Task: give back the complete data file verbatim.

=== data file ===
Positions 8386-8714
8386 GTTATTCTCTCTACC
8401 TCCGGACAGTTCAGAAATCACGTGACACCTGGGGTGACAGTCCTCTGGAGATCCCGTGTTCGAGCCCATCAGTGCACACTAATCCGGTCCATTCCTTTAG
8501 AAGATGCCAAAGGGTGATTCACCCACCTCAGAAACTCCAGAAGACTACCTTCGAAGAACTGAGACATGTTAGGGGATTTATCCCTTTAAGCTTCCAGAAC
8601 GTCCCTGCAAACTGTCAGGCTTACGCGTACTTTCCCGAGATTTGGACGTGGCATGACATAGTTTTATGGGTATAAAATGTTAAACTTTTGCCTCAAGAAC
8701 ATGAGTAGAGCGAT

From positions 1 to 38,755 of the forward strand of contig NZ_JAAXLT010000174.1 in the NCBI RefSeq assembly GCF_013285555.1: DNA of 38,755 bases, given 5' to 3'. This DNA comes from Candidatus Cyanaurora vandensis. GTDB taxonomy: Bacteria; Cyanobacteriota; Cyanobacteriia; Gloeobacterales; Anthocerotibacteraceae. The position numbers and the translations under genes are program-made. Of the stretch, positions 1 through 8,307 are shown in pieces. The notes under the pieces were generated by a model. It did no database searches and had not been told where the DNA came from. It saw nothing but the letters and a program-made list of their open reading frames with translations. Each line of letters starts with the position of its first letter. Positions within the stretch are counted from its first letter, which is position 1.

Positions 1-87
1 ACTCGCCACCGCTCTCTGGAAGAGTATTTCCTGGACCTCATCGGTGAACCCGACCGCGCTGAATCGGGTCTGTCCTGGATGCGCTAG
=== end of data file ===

Positions 8386-8714
8386 GTTATTCTCTCTACC
8401 TCCGGACAGTTCAGAAATCACGTGACACCTGGGGTGACAGTCCTCTGGAGATCCCGTGTTCGAGCCCATCAGTGCACACTAATCCGGTCCATTCCTTTAG
8501 AAGATGCCAAAGGGTGATTCACCCACCTCAGAAACTCCAGAAGACTACCTTCGAAGAACTGAGACATGTTAGGGGATTTATCCCTTTAAGCTTCCAGAAC
8601 GTCCCTGCAAACTGTCAGGCTTACGCGTACTTTCCCGAGATTTGGACGTGGCATGACATAGTTTTATGGGTATAAAATGTTAAACTTTTGCCTCAAGAAC
8701 ATGAGTAGAGCGAT

From positions 1 to 38,755 of the forward strand of contig NZ_JAAXLT010000174.1 in the NCBI RefSeq assembly GCF_013285555.1: DNA of 38,755 bases, given 5' to 3'. This DNA comes from Candidatus Cyanaurora vandensis. GTDB taxonomy: Bacteria; Cyanobacteriota; Cyanobacteriia; Gloeobacterales; Anthocerotibacteraceae. The position numbers and the translations under genes are program-made. Of the stretch, positions 1 through 8,307 are shown in pieces. The notes under the pieces were generated by a model. It did no database searches and had not been told where the DNA came from. It saw nothing but the letters and a program-made list of their open reading frames with translations. Each line of letters starts with the position of its first letter. Positions within the stretch are counted from its first letter, which is position 1.

Positions 1-87
1 ACTCGCCACCGCTCTCTGGAAGAGTATTTCCTGGACCTCATCGGTGAACCCGACCGCGCTGAATCGGGTCTGTCCTGGATGCGCTAG